On the topic of success, the top grossing film based on a video game was labeled by film executives to be “the next Pirates of the Caribbean”. Prince of Persia – Sands of Time had a lot of things going for it. Not only going for two Hollywood starts rather than one, in Jake Gyllenhaal but Ben Kingsley. But came off the back of a recently hugely popular video franchise, of the same name, which ran along side the film ahead of its release. Whilst it didn’t perform fantastically in the US, worldwide box office results more made up for it. As I said before, it seems that films based on video games can cause just as much harm to the future of the film franchise their trying to establish and the video game that has achieved success before it. (No sequel or new game looks to be on the horizon for this franchise either)Now I’ve talked about profits, sequels and franchises, and how elusive they have been to nearly every video game movie. But something huge skipped under my radar and when I say huge I mean HUGE. When doing my research and came across this franchise it seemed so obvious. Not only has it managed to keep a critically and commercially successful video game franchise run along side it, but its also managed to create 16, yes I’ll say that again, 16 movies. Pokémon has seemingly done the impossible and managed to keep this feat going for over 15 years now. It has covered both areas covered so well that the films and video games even promote each other. Obviously both are aimed at a much younger demographic, which I believe has contributed to its success.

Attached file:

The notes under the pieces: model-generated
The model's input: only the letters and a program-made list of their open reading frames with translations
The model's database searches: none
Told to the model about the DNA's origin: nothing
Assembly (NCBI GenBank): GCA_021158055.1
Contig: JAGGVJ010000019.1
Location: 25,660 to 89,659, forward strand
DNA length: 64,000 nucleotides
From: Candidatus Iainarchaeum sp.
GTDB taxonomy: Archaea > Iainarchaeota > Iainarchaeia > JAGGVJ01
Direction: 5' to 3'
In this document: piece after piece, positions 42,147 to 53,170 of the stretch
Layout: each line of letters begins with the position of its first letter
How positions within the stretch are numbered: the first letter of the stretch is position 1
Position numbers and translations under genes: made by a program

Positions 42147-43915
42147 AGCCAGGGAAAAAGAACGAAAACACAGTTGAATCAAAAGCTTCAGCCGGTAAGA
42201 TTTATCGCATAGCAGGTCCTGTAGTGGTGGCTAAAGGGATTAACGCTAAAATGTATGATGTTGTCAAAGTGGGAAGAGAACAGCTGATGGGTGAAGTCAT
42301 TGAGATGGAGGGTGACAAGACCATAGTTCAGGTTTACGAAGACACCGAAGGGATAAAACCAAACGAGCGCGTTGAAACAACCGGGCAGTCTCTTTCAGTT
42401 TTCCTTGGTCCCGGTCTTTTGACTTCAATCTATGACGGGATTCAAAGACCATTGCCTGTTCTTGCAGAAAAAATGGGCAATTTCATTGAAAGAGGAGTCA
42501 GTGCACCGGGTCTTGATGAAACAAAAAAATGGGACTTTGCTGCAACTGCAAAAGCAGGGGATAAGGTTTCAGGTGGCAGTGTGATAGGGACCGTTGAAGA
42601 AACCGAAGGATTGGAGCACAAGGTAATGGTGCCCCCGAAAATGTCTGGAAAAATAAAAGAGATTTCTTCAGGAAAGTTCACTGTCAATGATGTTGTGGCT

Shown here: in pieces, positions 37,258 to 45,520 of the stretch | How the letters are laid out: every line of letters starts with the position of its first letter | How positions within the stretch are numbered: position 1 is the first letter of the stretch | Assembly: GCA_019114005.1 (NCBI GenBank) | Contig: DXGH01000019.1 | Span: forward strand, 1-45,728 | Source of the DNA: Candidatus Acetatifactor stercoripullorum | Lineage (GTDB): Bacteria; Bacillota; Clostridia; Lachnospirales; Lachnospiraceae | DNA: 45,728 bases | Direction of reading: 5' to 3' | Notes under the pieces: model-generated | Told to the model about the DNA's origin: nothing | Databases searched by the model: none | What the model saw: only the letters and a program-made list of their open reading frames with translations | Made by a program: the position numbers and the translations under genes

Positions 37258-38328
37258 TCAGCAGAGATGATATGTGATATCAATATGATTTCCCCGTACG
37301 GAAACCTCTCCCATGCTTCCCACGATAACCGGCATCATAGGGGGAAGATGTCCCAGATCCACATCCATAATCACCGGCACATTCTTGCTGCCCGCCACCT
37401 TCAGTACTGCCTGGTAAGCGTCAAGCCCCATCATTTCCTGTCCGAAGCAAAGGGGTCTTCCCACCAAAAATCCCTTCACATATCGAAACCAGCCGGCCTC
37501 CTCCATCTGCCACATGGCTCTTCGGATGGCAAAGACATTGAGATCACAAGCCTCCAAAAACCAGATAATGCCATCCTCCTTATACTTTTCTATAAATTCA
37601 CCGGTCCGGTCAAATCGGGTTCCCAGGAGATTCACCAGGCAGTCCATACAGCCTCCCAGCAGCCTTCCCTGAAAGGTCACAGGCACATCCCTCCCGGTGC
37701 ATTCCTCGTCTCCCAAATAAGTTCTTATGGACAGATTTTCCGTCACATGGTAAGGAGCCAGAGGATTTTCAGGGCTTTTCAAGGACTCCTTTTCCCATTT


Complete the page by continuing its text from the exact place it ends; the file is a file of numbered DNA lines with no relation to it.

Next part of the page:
But 20 years ago when Pokémon Red was released, kids my age became obsessed, even today I still love those games and I have no doubts I’m not the only one. Therefore, the longevity of this franchise is kept alive by the nostalgia and memories from years ago making many people still want to see those films or plays those games. This formula is something that many video game movies try to establish when they decide to create a cinematic version of a ‘retro’ video game. No prizes for guess how well that’s gone so far!